Sean with Laurence, his volunteer partner, at their school in KenyaAnd that was just the weekends! During the week, Laurence and I taught History, English and Business classes with ages from 13 through to 23. Although daunting to start off with, I learned a lot in public speaking and self-confidence that I probably wouldn't have got had I stayed at home. Teaching the kids was so unlike my experience of school, although economically the students had very little and lived in basic conditions, their eagerness to learn everything about you really motivated us to do the best we could. For us, leaving the kids was quite hard to do as we would inevitably have our favourites and enjoy chatting endlessly about English culture, English history and on a daily basis English football! Laurence and I both agreed that we felt part of the community at Kipsigak and it was a complete privilege to get to know not just the students, but the teachers and local neighbours as well. I don't mean to shamelessly plug AV (well I do) but AV put us in a great school, a particularly sweet house and really set up a fantastic teaching experience for us.

Overall, AV was one of the best things I have ever done - we were given the liberty to travel and see as much of Africa as we could, whilst safely experiencing living and working in real communities where our help was genuinely thanked for. I have so many different memories with so many different people that it's really hard to recollect them all at once, yet, anyone back home will tell you "Séan can fit Africa into any of his conversations and won't shut up about it!" Importantly, on my return back to a very snowy and cold England (Wearing the only clean clothes I had left - sandals, shorts and a very dirty hoody), I came back visibly more confident and assured with what I wanted to do. I got the first graduate job I applied for (working at a Venture Capitalist - having enthusiastically talked about my AV experience in a 2-hour interview! So you won't run out of stuff to talk about!) And I actually came back entirely focussed that I would get my pilots licence, something that I would have previously been too shy or anxious to try for prior to AV. I came back with a multitude of stamps, stories and a whole bunch of new friends (many who are younger than me as I'm a grad, but that never really caused any problems at all). My outlook on the life I have here has changed dramatically having seen the poor conditions others live so happily through.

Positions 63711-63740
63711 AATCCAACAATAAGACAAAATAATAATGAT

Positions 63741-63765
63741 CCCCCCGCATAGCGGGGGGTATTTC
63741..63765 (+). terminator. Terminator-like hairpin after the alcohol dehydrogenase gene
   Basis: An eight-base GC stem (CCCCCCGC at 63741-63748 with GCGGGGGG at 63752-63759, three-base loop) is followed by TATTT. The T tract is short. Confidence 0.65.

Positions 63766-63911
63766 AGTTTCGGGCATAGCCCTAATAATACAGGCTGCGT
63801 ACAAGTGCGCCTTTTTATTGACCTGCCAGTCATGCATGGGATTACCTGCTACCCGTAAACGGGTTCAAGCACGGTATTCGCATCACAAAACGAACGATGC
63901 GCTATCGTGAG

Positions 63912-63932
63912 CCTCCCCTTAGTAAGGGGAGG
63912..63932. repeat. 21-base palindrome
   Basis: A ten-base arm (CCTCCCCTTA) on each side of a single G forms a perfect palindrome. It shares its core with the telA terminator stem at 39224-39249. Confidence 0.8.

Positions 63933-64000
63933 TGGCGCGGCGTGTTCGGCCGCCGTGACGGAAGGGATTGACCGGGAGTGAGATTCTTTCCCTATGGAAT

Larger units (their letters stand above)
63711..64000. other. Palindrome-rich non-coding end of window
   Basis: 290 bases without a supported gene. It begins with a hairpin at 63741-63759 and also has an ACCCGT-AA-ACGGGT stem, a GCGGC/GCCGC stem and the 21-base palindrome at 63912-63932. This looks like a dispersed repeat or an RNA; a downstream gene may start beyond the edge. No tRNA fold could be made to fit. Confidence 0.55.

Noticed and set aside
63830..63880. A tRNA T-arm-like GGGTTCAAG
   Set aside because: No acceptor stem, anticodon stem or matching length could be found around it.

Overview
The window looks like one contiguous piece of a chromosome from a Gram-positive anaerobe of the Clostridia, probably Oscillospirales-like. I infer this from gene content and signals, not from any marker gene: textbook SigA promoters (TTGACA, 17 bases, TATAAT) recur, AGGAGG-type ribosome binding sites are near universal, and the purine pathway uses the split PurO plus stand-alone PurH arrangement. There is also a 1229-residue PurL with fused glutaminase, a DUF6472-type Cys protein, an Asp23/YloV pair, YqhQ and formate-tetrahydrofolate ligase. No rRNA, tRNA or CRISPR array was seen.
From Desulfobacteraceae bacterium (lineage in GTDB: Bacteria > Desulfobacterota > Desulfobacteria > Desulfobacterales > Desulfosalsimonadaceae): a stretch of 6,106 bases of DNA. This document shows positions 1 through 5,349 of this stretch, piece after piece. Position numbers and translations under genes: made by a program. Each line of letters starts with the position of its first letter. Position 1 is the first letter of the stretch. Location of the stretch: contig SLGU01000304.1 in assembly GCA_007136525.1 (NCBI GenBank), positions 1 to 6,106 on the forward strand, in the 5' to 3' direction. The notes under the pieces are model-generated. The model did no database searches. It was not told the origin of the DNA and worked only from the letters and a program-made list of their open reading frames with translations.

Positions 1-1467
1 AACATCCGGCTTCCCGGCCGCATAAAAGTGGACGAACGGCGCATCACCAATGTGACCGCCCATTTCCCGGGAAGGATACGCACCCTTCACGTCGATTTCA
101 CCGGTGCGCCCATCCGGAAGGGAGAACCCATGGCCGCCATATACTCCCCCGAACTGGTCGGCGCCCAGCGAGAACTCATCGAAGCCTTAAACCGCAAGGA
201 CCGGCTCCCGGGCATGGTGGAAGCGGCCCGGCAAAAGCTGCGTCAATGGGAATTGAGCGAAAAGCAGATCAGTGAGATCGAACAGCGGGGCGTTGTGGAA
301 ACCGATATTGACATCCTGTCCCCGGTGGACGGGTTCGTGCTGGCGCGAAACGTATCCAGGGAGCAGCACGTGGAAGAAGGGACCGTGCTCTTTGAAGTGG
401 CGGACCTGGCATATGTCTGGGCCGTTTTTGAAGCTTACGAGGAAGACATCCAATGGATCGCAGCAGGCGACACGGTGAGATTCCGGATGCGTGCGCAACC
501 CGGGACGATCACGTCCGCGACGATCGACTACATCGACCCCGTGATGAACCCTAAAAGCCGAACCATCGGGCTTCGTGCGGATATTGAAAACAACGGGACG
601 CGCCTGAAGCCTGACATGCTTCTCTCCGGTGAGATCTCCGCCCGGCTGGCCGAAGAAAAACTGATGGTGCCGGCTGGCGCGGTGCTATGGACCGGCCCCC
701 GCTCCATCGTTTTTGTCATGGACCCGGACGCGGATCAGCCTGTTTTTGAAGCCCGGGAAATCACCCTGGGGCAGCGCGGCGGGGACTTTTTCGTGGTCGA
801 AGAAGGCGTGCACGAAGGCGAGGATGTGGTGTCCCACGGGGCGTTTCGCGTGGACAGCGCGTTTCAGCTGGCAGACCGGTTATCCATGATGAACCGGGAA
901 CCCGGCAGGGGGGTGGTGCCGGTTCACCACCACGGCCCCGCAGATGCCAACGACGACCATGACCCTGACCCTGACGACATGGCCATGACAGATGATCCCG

My advice to anyone considering AV? It'll get you a job. You'll do stuff you never dreamed you could. You'll have the time of your life."

Sean Walsh's teaching placement in Kenya was arranged with Africa & Asia Venture.